There are several electric-vehicle start-ups looking to follow the path blazed by Tesla -- but Michigan-based electric-truck start-up Rivian Automotive LLC might be about to jump to the head of the class.
Reuters reported late on Tuesday that Rivian is in talks with General Motors (NYSE:GM) and Amazon.com (NASDAQ:AMZN) about an investment that would give the company a valuation between $1 billion and $2 billion.
If the deal closes, the heavy-hitting duo could give Rivian advantages over most of its rivals -- while getting some advantages in return. Here's what we know.
Details about the potential deal
We don't know a lot about the potential deal, but a few key points have been reported by Reuters and others since the initial story broke:
- Amazon and GM would get minority stakes in Rivian.
- The deal values Rivian at between $1 billion and $2 billion.
- If it happens, the deal could close very soon -- possibly by the end of this week.
What we don't yet know:
- How much money GM and Amazon will invest.
- Whether this funding round will include other investors.
- What Rivian plans to do with the capital.
Who is Rivian?
Rivian, based in Plymouth, Michigan, has designed two innovative electric vehicles -- a pickup truck and an SUV -- that will be built on a "skateboard" platform that incorporates batteries, suspension, and motors in a single unit. The company owns a factory -- a former Mitsubishi automotive plant in Normal, Illinois -- and is aiming to begin production by the end of next year.
On paper at least, Rivian's two vehicles are impressive. The R1T pickup and R1S SUV have four electric motors, one at each wheel, to maximize off-road ability and on-road acceleration. They'll be offered with three battery-pack options, with a maximum range of about 400 miles in the pickup and a little more in the SUV. (Base models will have 230 miles of range.) The pickup will start at $69,000, and the SUV will start at $72,500 (before tax incentives).
Rivian's current backers include Saudi conglomerate Abdul Latif Jameel, which (among other things) is Toyota's sole distributor in Saudi Arabia; a U.S.-based subsidiary of Sumitomo Corporation; and London-based Standard Chartered Bank. Rivian is believed to have raised about $450 million to date via a mix of equity and debt offerings.
What would Amazon gain by investing in Rivian?
What might Amazon get out of this? It's not obvious, but what is clear is that vehicle technology has been on the e-commerce giant's mind. We know that Amazon has been working to develop its own parcel-delivery services. We also know that self-driving start-up Aurora announced last week that Amazon was one of several investors in its recent $530 million funding round.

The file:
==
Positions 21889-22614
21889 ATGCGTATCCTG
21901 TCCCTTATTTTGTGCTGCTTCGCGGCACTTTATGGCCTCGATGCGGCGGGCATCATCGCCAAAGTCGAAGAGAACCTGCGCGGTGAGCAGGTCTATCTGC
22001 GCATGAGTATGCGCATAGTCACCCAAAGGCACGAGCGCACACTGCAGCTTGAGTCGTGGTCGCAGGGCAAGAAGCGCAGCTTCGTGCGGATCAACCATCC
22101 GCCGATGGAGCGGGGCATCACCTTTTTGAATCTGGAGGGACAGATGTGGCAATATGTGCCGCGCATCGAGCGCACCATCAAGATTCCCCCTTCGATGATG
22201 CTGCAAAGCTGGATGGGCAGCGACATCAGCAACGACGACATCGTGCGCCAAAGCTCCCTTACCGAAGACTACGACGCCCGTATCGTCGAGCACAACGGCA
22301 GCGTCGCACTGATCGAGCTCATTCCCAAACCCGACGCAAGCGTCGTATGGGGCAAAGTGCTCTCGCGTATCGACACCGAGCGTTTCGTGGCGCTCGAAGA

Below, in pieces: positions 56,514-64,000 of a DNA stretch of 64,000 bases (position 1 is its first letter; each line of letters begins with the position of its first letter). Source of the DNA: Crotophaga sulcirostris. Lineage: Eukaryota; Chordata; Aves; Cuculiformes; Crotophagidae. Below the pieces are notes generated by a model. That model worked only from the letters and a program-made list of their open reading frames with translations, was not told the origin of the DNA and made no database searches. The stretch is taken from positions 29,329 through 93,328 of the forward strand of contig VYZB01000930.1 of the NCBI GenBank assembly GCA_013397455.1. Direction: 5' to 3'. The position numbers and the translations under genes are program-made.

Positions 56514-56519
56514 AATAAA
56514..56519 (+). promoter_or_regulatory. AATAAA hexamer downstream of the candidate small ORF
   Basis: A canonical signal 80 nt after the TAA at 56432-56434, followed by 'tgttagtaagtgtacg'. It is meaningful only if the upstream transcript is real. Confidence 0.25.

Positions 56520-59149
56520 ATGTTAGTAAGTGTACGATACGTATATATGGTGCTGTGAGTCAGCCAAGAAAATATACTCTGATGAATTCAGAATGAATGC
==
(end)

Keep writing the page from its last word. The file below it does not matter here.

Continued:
It's possible that Amazon sees Rivian as a potential provider of electric commercial vehicles tailored to its specific needs. If that's right, it's easy to see what Rivian gets in return: A big customer.
What would GM gain by investing in Rivian?
It's pretty clear what Rivian might gain from a relationship with GM, in addition to an infusion of capital and a boost in visibility. For starters, GM could offer help with manufacturing -- a fiendishly complex discipline that Tesla has struggled to master -- and access to its huge global parts-supply network.
But what would GM get in return? GM doesn't need Rivian's electric-vehicle technology. But it might benefit from an association with the Rivian brand, if the company's products turn out to be hits, and some pooling of resources might help GM get its own electric pickups to market more quickly.
That latter point could be especially important to GM, given that archrival Ford Motor recently confirmed that it has begun work on its own electric pickup.
If the deal happens, we'll know more soon.
John Mackey, CEO of Whole Foods Market, an Amazon subsidiary, is a member of The Motley Fool's board of directors. John Rosevear owns shares of Amazon, Ford, and General Motors. The Motley Fool owns shares of and recommends Amazon and TSLA. The Motley Fool recommends F and STAN. The Motley Fool has a disclosure policy.